Some lichens require a specific substrate and will grow on no other; some will grow on just about anything. These latter are the ‘weeds’ of the lichen world. It is worth any beginner lichenologist spending time getting to know them.
The main substrates are rocks and wood. Some lichens grow on or among mosses and on soil.
Silica Rich (SR)
Geologists have classified igneous rocks on the amount of silica they contain. The terms ‘acid’ and ‘basic’ have traditionally be used to describe the rock’s silica content. Acid rocks (silica rich or SR rocks) have >60% silica in the form of silicate minerals and > 10% free quartz. Granites, granodorites and rhyolites are examples of SR rocks.
Instead of the terms ‘acid’ and ‘basic’ to describe igneous rock substrate, this website uses the term SR (silica rich) and SD silica deficient.
The main geographical areas of Ireland with SR rocks are Donegal (granites), Connemara & Mayo (gneisses and schist’s), Wicklow Mts. (granites), Mourne Mts. (granites). Lichens seem to avoid large outcrops of quartzite, probably because it is difficult for them to get a foothold. Good quality quartzite has a greasy ‘impossible-to-adhere-to’ texture.
Silica Deficient (SD)
Basic rocks, or silica deficient rocks (SD) are composed mainly of iron, magnesium and calcium with 45% to 53% silicates and a very minor amount of free quartz. Basalts (Antrim Plateau) and Gabbros are examples of SD igneous rocks.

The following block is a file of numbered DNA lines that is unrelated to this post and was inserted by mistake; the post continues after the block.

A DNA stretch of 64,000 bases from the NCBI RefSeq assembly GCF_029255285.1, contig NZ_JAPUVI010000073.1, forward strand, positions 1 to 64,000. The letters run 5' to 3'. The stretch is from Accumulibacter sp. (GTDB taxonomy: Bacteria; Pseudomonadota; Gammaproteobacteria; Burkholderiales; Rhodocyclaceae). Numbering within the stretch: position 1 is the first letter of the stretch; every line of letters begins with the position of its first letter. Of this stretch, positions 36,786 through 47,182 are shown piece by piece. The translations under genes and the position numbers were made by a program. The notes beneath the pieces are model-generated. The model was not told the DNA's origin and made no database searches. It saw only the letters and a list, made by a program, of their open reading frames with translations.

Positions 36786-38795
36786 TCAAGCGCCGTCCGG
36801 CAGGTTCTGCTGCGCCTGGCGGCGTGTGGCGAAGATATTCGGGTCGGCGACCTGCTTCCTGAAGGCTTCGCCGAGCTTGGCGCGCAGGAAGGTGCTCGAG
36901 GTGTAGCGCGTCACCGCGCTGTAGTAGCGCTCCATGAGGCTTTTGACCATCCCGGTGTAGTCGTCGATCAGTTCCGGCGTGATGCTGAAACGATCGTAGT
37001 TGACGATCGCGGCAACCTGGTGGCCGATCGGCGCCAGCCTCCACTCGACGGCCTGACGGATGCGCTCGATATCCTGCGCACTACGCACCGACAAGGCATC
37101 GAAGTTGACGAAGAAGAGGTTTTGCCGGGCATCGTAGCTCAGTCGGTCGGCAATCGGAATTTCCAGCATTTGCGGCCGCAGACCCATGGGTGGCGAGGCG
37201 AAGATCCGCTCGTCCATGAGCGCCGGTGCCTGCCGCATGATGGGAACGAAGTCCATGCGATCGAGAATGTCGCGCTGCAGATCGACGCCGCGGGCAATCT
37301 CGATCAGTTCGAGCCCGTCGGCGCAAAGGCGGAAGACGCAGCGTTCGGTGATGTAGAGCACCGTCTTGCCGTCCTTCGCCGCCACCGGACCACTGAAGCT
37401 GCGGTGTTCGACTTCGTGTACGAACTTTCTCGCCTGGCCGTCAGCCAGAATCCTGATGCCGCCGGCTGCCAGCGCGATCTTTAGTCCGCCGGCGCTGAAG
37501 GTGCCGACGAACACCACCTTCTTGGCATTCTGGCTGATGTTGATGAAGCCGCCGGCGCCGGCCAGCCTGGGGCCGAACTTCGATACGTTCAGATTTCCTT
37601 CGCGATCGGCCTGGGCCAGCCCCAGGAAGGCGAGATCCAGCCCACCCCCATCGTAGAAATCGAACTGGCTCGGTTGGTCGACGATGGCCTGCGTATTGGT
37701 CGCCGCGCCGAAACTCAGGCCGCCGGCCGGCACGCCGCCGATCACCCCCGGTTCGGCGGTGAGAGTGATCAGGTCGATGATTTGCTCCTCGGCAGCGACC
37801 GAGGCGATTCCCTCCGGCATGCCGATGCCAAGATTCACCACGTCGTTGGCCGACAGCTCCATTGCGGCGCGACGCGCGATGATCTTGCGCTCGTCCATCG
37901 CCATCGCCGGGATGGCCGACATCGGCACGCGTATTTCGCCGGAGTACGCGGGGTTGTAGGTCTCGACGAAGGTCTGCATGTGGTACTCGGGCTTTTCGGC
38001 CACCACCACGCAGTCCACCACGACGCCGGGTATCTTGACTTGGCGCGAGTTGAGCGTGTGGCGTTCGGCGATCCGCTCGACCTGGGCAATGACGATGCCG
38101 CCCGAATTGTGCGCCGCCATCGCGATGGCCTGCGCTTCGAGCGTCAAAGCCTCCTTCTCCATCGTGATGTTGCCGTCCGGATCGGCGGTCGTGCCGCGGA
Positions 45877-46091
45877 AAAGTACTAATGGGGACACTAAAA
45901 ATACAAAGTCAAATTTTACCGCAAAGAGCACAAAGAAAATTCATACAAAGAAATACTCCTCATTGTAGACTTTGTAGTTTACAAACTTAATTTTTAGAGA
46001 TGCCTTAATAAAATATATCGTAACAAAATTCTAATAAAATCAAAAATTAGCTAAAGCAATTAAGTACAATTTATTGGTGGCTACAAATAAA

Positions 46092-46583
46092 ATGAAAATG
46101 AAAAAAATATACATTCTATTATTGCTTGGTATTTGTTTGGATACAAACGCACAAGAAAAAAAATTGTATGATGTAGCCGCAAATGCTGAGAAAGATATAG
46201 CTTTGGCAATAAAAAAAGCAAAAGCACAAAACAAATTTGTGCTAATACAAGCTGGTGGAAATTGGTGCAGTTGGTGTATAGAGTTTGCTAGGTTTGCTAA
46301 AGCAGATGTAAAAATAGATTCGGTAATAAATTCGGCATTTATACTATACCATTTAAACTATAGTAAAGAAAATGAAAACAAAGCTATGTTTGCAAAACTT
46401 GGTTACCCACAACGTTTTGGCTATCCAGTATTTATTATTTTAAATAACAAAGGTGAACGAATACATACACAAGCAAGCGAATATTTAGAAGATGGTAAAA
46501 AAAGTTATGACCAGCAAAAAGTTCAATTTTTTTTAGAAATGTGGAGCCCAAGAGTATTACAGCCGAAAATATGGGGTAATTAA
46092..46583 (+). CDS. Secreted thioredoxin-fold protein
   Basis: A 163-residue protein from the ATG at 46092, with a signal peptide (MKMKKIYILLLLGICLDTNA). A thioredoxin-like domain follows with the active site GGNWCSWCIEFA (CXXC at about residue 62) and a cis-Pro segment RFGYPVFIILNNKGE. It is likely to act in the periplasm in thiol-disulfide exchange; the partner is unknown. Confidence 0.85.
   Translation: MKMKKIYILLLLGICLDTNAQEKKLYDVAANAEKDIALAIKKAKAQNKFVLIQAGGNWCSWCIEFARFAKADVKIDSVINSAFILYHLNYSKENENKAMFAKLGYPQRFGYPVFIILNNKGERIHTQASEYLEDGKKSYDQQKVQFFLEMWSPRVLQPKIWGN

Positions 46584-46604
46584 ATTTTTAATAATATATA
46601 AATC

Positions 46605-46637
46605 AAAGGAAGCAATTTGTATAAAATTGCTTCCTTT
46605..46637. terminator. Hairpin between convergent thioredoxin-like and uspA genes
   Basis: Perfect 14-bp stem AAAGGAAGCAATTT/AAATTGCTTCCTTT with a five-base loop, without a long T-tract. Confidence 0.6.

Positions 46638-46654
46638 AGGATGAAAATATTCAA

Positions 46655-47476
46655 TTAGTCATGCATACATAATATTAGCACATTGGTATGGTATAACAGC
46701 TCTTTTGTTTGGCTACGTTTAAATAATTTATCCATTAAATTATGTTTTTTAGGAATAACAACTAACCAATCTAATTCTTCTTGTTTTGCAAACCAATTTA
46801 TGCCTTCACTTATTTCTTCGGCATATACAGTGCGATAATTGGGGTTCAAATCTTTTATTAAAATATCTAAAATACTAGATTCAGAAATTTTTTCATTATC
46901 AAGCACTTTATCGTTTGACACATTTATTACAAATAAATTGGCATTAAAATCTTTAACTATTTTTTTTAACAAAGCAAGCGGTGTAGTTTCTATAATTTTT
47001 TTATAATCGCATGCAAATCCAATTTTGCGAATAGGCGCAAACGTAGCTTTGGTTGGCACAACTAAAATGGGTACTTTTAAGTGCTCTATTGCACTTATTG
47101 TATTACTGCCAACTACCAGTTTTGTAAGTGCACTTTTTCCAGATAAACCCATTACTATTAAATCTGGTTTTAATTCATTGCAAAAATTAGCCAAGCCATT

Limestone is the most common sedimentary rock in Ireland. Ireland ‘sits’ on a bed of limestone that is exposed throughout the centre of the country and in a few coastal regions such as Clew Bay, Dublin city and the Burren. The dominant lichen type on rocks is crustose.
Mortar is rich in lime and is a silica deficient ‘rock’ substrate. Granite walls with old mortar can host a great diversity of lichen species.
Tress are a primary substrate for all lichens types (crustose, foliose and fruticose). One of the principal limiting factors is the pH of the bark. Bark pH is described using the terms acid and basic. A bark’s pH is dictated to some extent by the pH of the soil the tree is growing in, although coniferous trees are always acid. The lichen flora on a tree also varies from ground level to the canopy.
Lichen flora on deciduous and coniferous trees can vary considerably, even within the same woodland.
As the term twig is ill-defined in lichen literature, we take it here to apply to recently fallen ‘small’ ‘branches’ of trees found in the litter layer. The pH of a twig changes after it has left the parent tree.
Old gate or fence posts can become a wonderful habitat for lichens, particularly if they are not chemically treated. In areas where rotten posts containing lichens are being replaced with new ones, try leaving the olds posts also to allow their lichens to colonise the new posts.